The key is to get the most performance out of the tyres while making them last. The driver can make the difference, just as it should be, it's not as if they have a chip integrated which says "cliff at lap 15". If driver A reaches the cliff at lap 14 and driver B on lap 16, the latter has the advantage obviously. That's what will decide the dry races and there's nothing at all wrong with it.


I cannot believe I agree with as65p :)

If one driver is really faster than other then he can either opt for a one stop more strategy, or he can create gap large enough in those 14 laps as65p mentions that this gap won't be annihilated by driving 2 laps with bad tyres. I have always claimed that myth about Lewis Hamilton not being good at tyre managament is BS, and this is precisely because you cannot decouple tyre managament from pace.

If Lewis was really faster than Jenson this season, it would show in those 14 laps.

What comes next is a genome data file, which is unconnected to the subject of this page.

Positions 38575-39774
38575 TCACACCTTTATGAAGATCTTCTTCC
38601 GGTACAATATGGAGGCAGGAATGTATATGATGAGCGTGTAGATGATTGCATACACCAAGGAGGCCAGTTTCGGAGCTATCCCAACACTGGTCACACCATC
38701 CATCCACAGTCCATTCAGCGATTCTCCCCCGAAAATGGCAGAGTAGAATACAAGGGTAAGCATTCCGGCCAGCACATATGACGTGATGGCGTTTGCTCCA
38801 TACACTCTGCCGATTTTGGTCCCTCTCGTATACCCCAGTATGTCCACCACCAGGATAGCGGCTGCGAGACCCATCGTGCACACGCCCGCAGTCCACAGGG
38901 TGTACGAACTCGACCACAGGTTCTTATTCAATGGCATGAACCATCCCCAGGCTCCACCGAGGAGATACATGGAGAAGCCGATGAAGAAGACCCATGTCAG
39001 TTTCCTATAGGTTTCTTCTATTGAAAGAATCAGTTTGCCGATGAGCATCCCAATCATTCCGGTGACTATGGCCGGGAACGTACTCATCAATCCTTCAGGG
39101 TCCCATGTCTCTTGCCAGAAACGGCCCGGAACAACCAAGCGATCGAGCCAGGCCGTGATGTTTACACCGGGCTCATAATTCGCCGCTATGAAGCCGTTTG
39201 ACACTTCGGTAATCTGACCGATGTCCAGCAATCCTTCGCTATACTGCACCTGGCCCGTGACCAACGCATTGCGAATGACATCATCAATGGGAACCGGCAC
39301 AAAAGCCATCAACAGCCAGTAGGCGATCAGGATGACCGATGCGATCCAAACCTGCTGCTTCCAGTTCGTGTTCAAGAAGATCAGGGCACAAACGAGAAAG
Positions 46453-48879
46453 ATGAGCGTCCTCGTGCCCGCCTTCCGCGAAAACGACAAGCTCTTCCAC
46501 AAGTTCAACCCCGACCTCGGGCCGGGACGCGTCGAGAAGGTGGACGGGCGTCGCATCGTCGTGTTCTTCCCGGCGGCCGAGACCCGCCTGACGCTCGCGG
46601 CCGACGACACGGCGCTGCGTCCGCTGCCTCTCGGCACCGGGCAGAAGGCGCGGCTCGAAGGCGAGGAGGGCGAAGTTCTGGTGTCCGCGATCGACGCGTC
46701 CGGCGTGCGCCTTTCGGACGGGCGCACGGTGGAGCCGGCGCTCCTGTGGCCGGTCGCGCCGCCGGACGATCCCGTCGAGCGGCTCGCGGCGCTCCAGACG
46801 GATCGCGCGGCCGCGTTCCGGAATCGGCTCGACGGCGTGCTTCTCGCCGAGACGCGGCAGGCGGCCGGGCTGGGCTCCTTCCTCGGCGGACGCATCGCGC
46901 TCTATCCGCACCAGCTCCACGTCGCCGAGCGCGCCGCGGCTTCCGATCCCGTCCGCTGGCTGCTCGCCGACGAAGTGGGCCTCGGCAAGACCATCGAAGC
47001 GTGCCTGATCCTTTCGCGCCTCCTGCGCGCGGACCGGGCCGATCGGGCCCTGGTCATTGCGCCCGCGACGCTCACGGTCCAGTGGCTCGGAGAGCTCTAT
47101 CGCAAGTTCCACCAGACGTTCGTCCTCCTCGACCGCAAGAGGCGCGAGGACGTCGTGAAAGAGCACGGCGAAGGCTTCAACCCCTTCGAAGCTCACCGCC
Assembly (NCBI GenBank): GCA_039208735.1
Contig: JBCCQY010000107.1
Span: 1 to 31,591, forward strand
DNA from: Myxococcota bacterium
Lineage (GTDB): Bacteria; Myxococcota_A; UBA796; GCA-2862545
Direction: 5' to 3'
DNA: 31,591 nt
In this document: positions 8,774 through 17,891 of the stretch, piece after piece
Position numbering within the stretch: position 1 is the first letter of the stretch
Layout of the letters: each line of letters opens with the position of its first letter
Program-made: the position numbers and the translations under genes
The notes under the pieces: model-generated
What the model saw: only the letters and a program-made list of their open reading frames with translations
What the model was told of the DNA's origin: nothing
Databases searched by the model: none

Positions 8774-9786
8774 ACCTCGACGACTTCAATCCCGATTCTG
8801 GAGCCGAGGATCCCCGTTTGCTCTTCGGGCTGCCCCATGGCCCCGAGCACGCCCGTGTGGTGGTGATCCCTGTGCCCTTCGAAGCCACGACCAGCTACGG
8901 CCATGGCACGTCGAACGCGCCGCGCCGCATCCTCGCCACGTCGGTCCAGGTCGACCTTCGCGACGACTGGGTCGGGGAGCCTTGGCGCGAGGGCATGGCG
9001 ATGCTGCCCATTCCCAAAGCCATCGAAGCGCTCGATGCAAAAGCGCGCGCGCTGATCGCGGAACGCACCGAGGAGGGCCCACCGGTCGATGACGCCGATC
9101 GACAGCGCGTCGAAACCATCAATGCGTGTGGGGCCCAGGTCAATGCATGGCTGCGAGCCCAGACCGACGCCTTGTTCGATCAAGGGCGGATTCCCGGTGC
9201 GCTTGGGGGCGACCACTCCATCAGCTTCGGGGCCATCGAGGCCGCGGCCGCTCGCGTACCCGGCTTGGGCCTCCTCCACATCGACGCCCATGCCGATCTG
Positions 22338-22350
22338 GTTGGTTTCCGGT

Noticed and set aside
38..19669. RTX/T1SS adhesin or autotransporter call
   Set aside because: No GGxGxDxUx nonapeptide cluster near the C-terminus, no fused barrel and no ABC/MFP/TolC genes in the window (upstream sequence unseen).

Edited by velgajski1, 18 April 2012 - 17:20.


#2448 TallyHo

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Posted 18 April 2012 - 18:55

It depends what you mean by "raw" race pace. I don't think you can separate tyre wear from the equation because it will always be a key factor with the Pirellis. If you want a comparison between Hamilton and Button where tyre wear is irrelevant you would do better to look at 2010. During their one Bridgestone season as teammates Button did not finish ahead of Hamilton in a single dry race where neither had a problem. This is not to devalue Button's achievements in 2011 and his impressive race pace so far this season. I just think it's fairly clear that tyre wear can no longer be removed from a debate about race pace. It is an integral component of it.